By Joel Warner
By Michael Roberts
By Alan Prendergast
By Michael Roberts
By Michael Roberts
By Amber Taufen
By Patricia Calhoun
By William Breathes
An Argentine mastiff named Max chomped out a piece of history last week when he bit 9News morning anchor Kyle Dyer on the lip and was subsequently quarantined by animal-control officials. Max had already made headlines the day before after a firefighter rescued him from a nearly frozen pond in Lakewood he'd fallen into while chasing a coyote.
But while Max may be the most infamous dog in this state's history, that history is plenty long in the tooth. Here are some of Colorado's other famous — and infamous — canine celebrities.
In 2007, a volunteer at the Denver Municipal Animal Shelter took a full-grown basset hound behind the building for a little PB&J party — hold the J. Gustavo Castanon was arrested and charged with being Dog's Worst Friend. An employee had spotted the half-naked 34-year-old Denver man using peanut butter to coax poor Skippy (not his real name) into giving him a blow job. Castanon pleaded guilty to animal cruelty and was sentenced to two years' probation.
Spork, a ten-year-old miniature dachshund, wreaked havoc in 2009 when he bit a veterinary tech in the face at the Jasper Animal Hospital in Lafayette. The dog was labeled "vicious" and could have been sentenced to euthanasia. The case made national news, with a Save Spork Facebook page collecting tens of thousands of followers. Spork, his owners and Lafayette authorities eventually reached an agreement whereby the dog was allowed to go free if he behaved for a six-month period.
Have your heard about Harbor, a black-and-tan coonhound in Boulder? Well, he's probably heard you — with his ridiculously long ears. Last year, Harbor won the Guinness World Records title for "longest ears on a living dog." Eight-year-old Harbor has a left ear that is 12.25 inches long and a right ear that sounds off at 13.5 inches.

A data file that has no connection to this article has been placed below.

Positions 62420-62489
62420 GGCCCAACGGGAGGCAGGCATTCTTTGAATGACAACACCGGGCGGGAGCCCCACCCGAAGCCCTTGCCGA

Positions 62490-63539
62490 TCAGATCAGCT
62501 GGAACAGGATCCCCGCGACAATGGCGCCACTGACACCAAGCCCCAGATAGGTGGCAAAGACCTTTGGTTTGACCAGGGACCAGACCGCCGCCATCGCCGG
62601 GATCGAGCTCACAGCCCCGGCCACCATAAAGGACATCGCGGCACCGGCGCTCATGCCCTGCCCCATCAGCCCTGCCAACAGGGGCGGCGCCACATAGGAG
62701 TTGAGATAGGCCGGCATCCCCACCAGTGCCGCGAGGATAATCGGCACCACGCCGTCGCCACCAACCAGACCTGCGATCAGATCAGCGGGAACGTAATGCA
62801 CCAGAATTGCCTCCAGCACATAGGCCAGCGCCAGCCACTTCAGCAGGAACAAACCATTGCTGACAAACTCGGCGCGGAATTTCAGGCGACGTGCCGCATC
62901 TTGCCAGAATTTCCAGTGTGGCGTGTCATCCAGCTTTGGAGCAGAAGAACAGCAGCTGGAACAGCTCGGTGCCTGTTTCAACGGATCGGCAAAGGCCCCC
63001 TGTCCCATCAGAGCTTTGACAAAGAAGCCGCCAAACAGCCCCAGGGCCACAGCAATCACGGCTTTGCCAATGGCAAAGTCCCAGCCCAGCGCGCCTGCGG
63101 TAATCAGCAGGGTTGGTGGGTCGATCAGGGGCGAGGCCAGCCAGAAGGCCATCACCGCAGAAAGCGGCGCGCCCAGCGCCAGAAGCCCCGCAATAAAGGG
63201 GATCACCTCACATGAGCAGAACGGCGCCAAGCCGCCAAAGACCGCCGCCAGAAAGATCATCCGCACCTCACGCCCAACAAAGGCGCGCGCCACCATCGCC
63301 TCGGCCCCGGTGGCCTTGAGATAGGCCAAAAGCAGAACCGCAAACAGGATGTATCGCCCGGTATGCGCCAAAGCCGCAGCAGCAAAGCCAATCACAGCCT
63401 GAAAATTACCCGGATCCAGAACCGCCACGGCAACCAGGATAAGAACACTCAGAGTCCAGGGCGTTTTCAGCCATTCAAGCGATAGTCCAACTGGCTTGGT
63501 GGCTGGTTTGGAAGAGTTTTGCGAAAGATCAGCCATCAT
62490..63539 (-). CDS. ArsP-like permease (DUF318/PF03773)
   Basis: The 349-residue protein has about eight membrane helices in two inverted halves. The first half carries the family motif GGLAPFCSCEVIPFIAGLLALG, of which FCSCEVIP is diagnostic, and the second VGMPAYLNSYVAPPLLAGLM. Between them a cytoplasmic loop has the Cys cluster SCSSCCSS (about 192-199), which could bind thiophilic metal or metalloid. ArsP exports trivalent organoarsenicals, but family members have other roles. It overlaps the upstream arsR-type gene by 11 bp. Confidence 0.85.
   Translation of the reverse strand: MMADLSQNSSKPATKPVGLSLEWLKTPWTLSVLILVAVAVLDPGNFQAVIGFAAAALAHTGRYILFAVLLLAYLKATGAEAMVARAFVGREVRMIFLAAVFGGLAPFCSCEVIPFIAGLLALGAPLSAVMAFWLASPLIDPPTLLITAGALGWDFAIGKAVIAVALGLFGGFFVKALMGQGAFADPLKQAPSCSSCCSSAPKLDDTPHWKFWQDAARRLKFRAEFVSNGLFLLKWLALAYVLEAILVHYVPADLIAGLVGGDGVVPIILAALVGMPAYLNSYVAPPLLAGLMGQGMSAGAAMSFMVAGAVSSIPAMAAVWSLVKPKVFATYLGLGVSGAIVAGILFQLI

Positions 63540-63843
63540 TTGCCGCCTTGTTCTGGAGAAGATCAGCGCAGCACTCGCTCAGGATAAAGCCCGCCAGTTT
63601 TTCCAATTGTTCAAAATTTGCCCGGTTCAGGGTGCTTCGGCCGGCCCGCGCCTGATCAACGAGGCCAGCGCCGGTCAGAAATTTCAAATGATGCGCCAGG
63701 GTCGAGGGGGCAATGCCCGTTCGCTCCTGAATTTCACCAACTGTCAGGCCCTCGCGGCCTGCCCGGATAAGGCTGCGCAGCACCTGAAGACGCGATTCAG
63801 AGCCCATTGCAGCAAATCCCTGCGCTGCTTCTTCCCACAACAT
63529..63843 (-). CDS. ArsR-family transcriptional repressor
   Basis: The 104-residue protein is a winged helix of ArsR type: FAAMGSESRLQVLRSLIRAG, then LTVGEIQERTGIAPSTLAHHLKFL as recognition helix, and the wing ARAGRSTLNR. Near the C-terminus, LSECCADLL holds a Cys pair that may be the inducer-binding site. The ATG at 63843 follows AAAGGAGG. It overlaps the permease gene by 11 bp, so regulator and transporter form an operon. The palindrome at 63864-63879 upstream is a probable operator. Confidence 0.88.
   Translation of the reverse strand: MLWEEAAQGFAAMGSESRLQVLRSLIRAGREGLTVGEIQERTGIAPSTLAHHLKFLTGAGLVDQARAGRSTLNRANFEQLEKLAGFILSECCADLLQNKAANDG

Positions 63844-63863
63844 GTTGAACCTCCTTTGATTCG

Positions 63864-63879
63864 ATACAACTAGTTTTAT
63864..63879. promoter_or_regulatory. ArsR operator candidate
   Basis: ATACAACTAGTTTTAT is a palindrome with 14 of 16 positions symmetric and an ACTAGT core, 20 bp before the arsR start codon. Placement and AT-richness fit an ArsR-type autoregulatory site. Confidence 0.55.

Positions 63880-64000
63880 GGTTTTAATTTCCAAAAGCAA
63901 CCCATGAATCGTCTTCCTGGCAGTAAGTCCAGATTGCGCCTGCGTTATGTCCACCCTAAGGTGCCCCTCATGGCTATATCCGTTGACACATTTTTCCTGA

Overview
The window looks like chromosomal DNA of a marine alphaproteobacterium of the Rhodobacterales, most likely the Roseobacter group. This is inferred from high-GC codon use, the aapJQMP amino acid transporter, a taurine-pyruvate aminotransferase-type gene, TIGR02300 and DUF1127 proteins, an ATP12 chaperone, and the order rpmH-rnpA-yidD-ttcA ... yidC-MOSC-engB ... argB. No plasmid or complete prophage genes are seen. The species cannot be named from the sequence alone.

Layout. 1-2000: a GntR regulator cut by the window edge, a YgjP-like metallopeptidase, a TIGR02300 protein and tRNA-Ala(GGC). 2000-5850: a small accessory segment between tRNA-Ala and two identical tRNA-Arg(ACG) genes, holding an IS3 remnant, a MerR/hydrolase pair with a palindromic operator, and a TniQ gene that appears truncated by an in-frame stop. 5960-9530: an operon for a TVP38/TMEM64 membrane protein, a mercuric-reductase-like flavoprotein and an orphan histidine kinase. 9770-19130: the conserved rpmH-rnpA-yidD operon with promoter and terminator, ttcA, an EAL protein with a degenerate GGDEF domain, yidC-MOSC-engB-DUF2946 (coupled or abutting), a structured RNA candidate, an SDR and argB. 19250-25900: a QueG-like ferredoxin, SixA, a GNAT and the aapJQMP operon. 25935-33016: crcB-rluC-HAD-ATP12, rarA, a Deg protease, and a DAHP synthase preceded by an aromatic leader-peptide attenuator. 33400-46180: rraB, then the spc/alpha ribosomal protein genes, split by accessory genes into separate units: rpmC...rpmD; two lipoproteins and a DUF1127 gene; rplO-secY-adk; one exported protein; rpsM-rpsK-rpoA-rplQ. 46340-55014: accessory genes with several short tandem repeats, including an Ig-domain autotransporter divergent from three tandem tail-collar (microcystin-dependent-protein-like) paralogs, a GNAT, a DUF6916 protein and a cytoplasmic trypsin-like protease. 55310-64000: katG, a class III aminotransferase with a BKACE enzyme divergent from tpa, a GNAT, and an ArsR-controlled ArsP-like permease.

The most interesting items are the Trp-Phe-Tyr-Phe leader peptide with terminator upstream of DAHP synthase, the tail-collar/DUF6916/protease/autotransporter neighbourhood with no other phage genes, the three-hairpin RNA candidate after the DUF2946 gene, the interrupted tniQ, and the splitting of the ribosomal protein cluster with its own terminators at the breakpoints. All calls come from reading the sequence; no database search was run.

Pit bulls are public enemy number one in Denver, where the breed is specifically banned. It's a law that makes half the people happy (those who can do without pit bulls, which are often in the news for vicious attacks on humans or other dogs) and half the people fighting mad (those who believe the breed is mischaracterized and that Denver's law is arbitrary, unfair, wasteful and generally Draconian). The issue rears its dog-eared head every few months and will likely do so again in 2012, since Occupit Denver reports that it has collected half the signatures to get a breed-ban repeal on the ballot.
Occupy Denver became the first of the leaderless Occupy Wall Street groups across the country to elect a leader: a border collie mix named Shelby. Meant to make a statement, the dog's election inspired considerable debate within the overly sincere movement — including Twitter pages and fake Twitter pages. But so far, Governor John Hickenlooper has not acquiesced to Shelby's request for an interview.
Pirate, a dog owned by Denver resident Stoney Jackson — a prominent figure in the 1950s-era quiz-show scandals — ran for president in 1984 and again in 1992 on a platform of keeping the White House from going to the dogs. Both Pirate and Jackson have since passed on, but their quest lives on.
Denver's own bail-bondsman-turned-reality TV star has had his share of fame and foibles over the years. But that hasn't stopped the tenacious bounty hunter, who has garnered lots of fans and also stirred up plenty of trouble while filming his A&E show in Breckenridge (a bar fight), Colorado Springs (a shooting) and in Grand Junction, where Mesa County sheriff Stan Hilkey bared his canines and accused Dog of dropping off a pepper-sprayed fugitive without first decontaminating him.